Keep It Clean for Kids: The KICK Project Healthcare-associated infections (HAIs) are the leading cause of morbidity and mortality in long term care facilities (LTCF) and are responsible for nearly 400,000 deaths each year in this population. Children in pediatric LTCF represent a highly vulnerable patient population with numerous co morbid conditions at high risk of contracting HAIs caused by multidrug-resistant organisms as well as by viral pathogens. Although such infections have been the focus of mainstream media attention, little empirical research has been conducted to prevent HAIs in LTCF, particularly in pediatric LTCF. The goal of this study is to reduce HAIs in pediatric LTCF by improving the patient safety climate and infection prevention practices.
Specific aims of this study are to: 1. Describe the rates and types of healthcare-associated bacterial and viral infections in pediatric long term care facilities; 2. Assess the impact of a theoretically-based group-level behavioral intervention on rates of HAIs in pediatric long term care facilities (primary outcome); 3. Measure the impact of a theoretically-based group-level behavioral intervention on the number of outbreaks, antimicrobial utilization in patients, hospitalizations of patients, staff absenteeis (secondary clinical outcomes);and 4. Examine the impact of a theoretically-based group-level behavioral intervention on hand hygiene frequency using an innovative automated monitoring and feedback system to provide real-time feedback, and patient safety climate (secondary process outcomes). Three pediatric long term care facilities (284 beds) in the greater NYC metropolitan area will be included in a multi-disciplinary intervention, Keep It Clean for Kids (KICK) Project, modeled after the WHO interventions, the actionable feedback model, and a successful program from acute care. The KICK Project includes five key components: explicit leadership commitment, active participation of the staff, conducting work flow assessments, staff training in the WHO '5 Moments for Hand Hygiene'and electronic monitoring and feedback of hand hygiene. KICK teams comprised of clinical and administrative leaders will plan and implement changes. An interrupted time series analyses of the primary outcome (rates of HAIs) and secondary outcomes will be conducted.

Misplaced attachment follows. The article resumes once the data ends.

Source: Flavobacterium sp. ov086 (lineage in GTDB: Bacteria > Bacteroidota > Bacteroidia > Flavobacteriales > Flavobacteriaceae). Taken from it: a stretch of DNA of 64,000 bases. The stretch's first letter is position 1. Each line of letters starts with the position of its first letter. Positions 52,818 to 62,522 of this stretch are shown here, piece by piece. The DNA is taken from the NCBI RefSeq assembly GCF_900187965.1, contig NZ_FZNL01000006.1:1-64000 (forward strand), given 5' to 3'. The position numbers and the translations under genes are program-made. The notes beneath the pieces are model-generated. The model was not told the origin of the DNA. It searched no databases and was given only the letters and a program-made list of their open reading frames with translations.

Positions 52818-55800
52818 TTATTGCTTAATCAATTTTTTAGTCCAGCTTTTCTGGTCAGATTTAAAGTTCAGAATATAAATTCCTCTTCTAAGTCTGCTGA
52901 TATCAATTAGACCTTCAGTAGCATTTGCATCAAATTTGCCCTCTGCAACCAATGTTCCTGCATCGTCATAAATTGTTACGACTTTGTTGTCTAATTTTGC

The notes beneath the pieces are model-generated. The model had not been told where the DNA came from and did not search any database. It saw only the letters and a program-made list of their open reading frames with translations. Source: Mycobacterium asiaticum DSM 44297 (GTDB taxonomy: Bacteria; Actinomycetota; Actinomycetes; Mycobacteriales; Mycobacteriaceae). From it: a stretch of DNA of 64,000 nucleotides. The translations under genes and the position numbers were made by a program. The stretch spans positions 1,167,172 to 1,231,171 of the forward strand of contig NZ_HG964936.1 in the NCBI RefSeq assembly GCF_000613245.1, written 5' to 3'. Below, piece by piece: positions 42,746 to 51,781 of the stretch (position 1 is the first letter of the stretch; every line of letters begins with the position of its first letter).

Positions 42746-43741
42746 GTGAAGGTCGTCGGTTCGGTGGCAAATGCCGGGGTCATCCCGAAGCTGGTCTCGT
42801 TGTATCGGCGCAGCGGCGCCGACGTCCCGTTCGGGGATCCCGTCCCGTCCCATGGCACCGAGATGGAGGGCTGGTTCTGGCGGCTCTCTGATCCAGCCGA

Public Health Relevance

Children in pediatric long term care account for 40% of all medical expenditures for children overall and represent a vulnerable patient population at high risk of contracting healthcare-associated infections caused by multidrug-resistant organisms and viral pathogens. Despite this, there has been minimal attention to the prevention of infections in this group. This study will be the first to provide vital information about rates and types of infections in these children and to test an intervention that will be generalizable to multiple chronic care facilities to reduce epidemic and endemic infections.

National Institute of Health (NIH)
Agency for Healthcare Research and Quality (AHRQ)
Research Project (R01)
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Special Emphasis Panel (HSQR)
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Cleeman, James
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Columbia University (N.Y.)
Schools of Nursing
New York
United States
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